3. Watch and pray, that ye enter not into temptation, Matth. xxvi. 41. Praying without watching is a tempting of God : watching without praying is a contempt of God and his grace. There is need to watch, for our enemies are ever lying at the catch, and they are ready to steal a dint of us when we are not aware ; and we cannot expect God's help, but when we are in the way of duty. There is need to pray ; for watch as we will, our enemies are too strong for us, if the Lord himself do not second us. We must have new supplies of grace, from the grace in Christ Jesus, if we would itand. What then God has joined, put not ye asunder.

The SECOND part of this petition is for aflifting grace, But deliver us from evil. Here I shall shew,

1. What is meant by evil.
2. What by deliverance from it.
3. What is the import of this part of the petition.
First, What is meant by evil ? By evil is meant,

1. Sin, which is the greatest of evils, the worst of evils, and the cause of all other evils, Amos v. 15. Hate the evil, There is no good in fin, it is an only evil. What makes the devil evil, the world evil, and the heart evil, but sin? Sirip them of sin, and there would be no evil in them.

2. Temptation to fin, or whatsoever draws the soul to fini that is the evil of the world, John xvii. 15. The soul-ruining snare that is in any thing, is the evil of it. For as sin is evil, so every thing that has a native tendency to draw into fin is evil.

Secondly, What is meant by deliverance from evil? It stands in two things.

1. To be brought out of it, by way of recovery when fallen into it, Psal. li. 12. Temptation may get the child of God down, his foot may be fast in the snare, and he needs an omnipotent hand to rid him out of Satan's net.

2. To be kept from it, that he fall not into it again. The snares are so many, that it is hard to stand; there is need of a divine power to keep back the finner's soul from the pit of fin, Jude 14. to take part with him, when engaged with a temptation.

Thirdly, What is the import of this part of the petition ? We may take it up in these three things.

1. There is no escaping of temptation, in greater or lefser measure, while we are in this world. Though we should watch ever so narrowly, fo as not to cast ourselves into temptation ; though by no special providence we be led into temptation ; yet the heart within is so full of corruption, the world without is so full of snares, and Satan goes so conftantly about, that we are in danger every where, and no where safe.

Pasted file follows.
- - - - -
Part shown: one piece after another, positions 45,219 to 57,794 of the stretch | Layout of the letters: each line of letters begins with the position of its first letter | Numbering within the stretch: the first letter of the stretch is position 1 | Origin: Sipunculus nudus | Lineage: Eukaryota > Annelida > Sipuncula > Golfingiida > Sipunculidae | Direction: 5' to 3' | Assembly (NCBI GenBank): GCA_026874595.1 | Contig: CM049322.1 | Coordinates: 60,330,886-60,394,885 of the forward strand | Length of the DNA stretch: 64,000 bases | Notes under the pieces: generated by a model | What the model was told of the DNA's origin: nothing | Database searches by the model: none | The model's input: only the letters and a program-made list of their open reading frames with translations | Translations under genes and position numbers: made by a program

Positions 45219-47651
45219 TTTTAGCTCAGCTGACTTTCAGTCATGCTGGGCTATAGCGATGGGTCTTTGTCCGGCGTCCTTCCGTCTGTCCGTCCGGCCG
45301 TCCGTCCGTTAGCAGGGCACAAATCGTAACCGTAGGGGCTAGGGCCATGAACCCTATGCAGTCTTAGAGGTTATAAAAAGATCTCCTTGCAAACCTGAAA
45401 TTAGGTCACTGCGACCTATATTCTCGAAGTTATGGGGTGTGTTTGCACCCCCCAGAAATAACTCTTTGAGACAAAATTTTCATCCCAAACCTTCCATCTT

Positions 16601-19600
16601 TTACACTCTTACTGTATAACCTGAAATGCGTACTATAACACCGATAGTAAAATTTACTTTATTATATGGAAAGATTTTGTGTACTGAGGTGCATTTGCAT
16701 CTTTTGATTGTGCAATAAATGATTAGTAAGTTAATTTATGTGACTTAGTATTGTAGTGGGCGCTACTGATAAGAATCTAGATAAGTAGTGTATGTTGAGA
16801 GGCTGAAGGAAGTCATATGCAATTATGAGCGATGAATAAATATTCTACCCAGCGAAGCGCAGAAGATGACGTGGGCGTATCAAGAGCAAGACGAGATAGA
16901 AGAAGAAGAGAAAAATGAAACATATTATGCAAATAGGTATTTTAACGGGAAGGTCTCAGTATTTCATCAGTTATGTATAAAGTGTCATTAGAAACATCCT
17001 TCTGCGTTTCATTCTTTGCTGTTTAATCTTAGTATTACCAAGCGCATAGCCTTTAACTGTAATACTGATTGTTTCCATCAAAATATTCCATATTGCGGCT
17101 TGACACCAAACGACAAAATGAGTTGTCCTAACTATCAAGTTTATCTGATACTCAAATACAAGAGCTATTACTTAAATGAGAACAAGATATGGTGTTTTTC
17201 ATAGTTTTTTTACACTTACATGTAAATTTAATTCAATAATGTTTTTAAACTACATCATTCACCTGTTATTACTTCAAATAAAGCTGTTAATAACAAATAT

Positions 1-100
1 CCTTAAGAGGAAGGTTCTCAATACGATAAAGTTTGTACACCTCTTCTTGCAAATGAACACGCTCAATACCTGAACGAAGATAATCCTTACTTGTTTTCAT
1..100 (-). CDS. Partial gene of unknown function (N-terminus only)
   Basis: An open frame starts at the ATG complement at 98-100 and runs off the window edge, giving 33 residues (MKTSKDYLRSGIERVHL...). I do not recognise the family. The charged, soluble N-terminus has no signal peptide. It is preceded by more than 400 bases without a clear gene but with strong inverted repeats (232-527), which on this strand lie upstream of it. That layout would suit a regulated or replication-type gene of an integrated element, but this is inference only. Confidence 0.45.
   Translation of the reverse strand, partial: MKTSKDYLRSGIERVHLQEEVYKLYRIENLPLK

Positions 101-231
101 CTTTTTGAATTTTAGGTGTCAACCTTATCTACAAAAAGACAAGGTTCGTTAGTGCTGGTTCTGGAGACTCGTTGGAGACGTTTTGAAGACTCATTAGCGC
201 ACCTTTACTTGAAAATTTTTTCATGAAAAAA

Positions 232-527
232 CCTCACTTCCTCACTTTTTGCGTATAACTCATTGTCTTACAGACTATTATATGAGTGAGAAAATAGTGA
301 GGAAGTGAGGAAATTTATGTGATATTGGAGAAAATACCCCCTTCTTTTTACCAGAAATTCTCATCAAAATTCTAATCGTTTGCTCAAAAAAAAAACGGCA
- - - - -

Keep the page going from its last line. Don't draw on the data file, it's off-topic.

In prosperity we are apt to be prond, vain, carnal, secure; to forget God, and grow tasteless of heavenly things, &c. In adverfity, we are impatient, and discontented, and fretting, and dead to good things, Psal. cxix. 107. In company we are apt to be infected, or to infect others; and in folitude to become a prey to the tempter. House nor field, bed nor board, civil duties por religious duties, are not such, but temptations will haunt us at them.

2. God's children would fain be delivered from evil, from fin and temptation to it, Rom. vii. 24. O wretched man that I am! says Paul : who shall deliver me from the body of this death? The new nature in them makes them long and groan for it, as ever the captive exile longs for deliverance from his captivity. And there is a threefold deliverance which their fouls defire here.

(1.). A deliverance in temptation, that God would powerfully support and enable them to stand in the hour of temptation,

Cor. xii. 8. ; that when they are engaged in the battle with Satan, the world, and the fleth, the Lord himself would come

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in for their rescue. They see they are not man enough for their enemies; and they would fain have heaven to interpole, and cait the balance of victory to their fide.